The International Monetary Fund (IMF) has stressed the need for Ministries, Departments and Agencies (MDAs) in Nigeria to address issues that lead to pervasive corruption and its effects on the Nigerian economy.
This was made known when the IMF team paid a consultation visit to the Independent Corrupt Practices and Other Related Offences Commission (ICPC) at its headquarters on Wednesday.
One of the team members, Mr. Alun Thomas, explained that the aim of the visit was to engage selected government institutions on developments in their activities and the country as a whole, adding that the focus on ICPC was on its role, mandate, cases and convictions, status of Illicit Financial Flows (IFFs), Civil Service Reforms as regards ghost workers, job descriptions as well as electronic salary payments.
The team wanted to know the efforts made by the Commission to change the negative perception of corruption in Nigeria as well as strategies adopted to tackle corruption and the successes of such strategies.
They also expressed their expectation that the consultation would address how the Commission tackles the demand and supply sides of corruption, procurement fraud and the handling of recovered assets.
In his response the Chairman of ICPC, Prof. Bolaji Owasanoye, SAN, OFR stated that corruption was the bedrock of the nation’s underdevelopment, negative perception and economical issues, and that surveys and reports conducted in the past had been on retail corruption.
However, the Commission is beaming its searchlight on grand corruption which has a major effect on the public sector, adding that through system review, triggers that lead to corruption were found and have been significantly mitigated, which has led to fishing out ghost workers and yielding significant returns for government.
Speaking on IFFs, he informed the team that the Commission was the Secretariat for the Inter-Agency Task Team on Stopping IFFs, and it focuses on the oil and gas investment environment as well as the trade and tax sectors to curb transfer pricing, trade mis-invoiving amongst others.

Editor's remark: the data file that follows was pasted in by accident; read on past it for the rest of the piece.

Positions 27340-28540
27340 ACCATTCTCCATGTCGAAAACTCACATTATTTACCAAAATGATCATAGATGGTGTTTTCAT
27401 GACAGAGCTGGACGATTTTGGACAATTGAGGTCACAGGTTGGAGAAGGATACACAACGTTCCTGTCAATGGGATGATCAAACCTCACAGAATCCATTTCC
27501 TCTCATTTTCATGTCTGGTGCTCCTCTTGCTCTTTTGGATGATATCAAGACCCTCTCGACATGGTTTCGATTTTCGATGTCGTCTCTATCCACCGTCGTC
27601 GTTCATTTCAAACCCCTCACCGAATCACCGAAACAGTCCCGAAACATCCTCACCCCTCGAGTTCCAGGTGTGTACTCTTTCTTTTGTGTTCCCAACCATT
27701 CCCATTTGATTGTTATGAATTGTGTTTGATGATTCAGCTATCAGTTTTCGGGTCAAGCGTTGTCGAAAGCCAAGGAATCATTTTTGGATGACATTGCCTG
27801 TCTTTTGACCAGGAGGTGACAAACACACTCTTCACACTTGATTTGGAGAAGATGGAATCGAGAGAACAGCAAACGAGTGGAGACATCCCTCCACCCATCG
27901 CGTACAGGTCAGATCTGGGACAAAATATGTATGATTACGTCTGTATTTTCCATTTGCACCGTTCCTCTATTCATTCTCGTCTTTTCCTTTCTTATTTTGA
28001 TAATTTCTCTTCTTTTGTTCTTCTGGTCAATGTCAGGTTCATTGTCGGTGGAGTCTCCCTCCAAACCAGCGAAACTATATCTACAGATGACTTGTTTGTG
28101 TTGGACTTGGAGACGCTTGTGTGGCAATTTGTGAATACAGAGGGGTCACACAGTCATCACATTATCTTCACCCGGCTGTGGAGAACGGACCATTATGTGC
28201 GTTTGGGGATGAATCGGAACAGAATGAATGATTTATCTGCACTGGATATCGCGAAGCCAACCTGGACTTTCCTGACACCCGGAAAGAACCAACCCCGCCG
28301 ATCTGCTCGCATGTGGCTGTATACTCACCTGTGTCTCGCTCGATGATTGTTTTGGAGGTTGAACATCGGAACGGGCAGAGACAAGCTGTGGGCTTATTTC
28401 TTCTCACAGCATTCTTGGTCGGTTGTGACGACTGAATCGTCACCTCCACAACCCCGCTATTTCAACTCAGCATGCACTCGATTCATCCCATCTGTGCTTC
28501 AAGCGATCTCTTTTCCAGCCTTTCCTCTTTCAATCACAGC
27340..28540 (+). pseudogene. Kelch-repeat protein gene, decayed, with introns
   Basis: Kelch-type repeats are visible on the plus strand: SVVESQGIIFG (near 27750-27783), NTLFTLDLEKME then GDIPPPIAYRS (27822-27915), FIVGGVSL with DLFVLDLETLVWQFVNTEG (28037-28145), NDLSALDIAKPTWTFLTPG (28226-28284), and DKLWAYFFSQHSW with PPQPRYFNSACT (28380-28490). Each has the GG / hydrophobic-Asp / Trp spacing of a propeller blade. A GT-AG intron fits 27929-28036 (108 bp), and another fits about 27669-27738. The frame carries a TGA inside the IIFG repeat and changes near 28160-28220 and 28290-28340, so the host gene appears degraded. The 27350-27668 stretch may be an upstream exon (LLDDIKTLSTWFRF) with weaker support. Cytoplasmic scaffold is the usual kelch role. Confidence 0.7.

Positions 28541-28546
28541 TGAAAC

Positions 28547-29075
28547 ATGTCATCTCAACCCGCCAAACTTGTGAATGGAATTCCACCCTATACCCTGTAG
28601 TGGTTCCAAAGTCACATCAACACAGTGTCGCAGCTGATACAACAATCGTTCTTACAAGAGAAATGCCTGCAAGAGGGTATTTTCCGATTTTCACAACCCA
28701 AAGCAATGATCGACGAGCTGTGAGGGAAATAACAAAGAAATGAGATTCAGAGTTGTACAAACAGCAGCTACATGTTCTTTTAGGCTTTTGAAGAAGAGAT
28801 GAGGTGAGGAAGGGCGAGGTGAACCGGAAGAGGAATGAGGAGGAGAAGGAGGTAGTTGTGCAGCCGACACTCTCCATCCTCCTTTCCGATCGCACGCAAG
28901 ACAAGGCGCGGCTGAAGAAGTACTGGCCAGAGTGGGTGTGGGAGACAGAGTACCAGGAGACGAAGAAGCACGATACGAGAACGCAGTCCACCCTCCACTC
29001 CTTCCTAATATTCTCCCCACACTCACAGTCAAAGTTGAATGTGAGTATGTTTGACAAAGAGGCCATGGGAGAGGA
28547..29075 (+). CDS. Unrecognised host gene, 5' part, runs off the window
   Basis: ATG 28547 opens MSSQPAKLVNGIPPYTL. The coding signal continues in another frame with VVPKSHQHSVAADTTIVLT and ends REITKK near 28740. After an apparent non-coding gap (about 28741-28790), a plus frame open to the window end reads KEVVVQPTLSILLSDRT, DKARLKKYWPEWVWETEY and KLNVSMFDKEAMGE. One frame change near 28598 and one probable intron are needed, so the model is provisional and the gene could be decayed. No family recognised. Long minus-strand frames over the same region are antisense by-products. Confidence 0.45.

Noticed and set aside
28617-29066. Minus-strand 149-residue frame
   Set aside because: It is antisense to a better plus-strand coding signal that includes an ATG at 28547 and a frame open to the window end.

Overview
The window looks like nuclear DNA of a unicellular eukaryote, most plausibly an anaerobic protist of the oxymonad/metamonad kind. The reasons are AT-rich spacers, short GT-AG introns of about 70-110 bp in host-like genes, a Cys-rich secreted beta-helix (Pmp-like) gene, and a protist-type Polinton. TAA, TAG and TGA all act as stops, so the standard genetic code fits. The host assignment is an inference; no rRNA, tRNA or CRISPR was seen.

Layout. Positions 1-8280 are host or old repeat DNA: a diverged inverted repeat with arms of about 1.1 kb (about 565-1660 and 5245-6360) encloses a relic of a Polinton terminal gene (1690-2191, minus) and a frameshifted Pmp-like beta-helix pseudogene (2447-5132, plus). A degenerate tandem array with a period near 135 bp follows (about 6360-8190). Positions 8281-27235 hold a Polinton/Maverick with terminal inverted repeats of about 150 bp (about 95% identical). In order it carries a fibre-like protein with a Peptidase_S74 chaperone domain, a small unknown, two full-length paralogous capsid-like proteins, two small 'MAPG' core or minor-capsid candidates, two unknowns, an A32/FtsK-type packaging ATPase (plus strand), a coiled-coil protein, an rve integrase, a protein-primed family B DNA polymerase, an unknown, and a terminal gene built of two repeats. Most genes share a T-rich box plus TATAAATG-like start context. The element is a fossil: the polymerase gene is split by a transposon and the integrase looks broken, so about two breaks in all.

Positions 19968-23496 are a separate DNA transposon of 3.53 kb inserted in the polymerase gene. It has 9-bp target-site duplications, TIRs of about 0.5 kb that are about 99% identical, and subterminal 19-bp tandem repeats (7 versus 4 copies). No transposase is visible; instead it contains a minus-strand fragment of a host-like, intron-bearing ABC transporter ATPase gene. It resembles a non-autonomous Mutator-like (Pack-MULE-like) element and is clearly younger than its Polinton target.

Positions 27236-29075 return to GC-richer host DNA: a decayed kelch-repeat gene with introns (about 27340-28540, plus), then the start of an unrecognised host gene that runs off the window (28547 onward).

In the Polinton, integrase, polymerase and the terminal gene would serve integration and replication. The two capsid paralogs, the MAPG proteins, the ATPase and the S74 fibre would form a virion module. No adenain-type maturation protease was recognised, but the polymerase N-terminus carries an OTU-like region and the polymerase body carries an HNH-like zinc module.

He added that capacity building trainings had been conducted to enable officials know what to look for in order to tackle issues that aid IFFs.
The ICPC boss also revealed that with the Commission’s mandate of public enlightenment and citizen engagement, it has, through the National Ethics and Integrity Policy (NEIP), gradually been able to mobilise citizens and gain their commitment in the fight against corruption.
He went further to say that the Commission is currently carrying out a project on behavioural change which aims at discouraging members of the public from tolerating and engaging in corruption and corrupt practices.
Speaking on another initiative by the Commission which focuses on the value-for-money component, with a focal point on the budget system by tracking how money is spent, the Chairman explained the mileage ICPC is achieving through the Constituency and Executive Projects Tracking Initiative (CEPTI), which is on its 5th phase.
Throwing more light on the proceeds of crime and asset management, Professor Owasanoye said that the Commission was empowered by law to sieze, manage and dispose assets, adding that the Commission recently commenced the process of disposal of assets forfeited to the Federal Government, in line with the Proceeds of Crime (Recovery and Management) Act (POCA) 2022 signed into law by President Muhammadu Buhari earlier this year.
He enjoined the team to have conversations with the Judiciary and the Legislature as they were key actors in ensuring that corruption was fought to a standstill in Nigeria.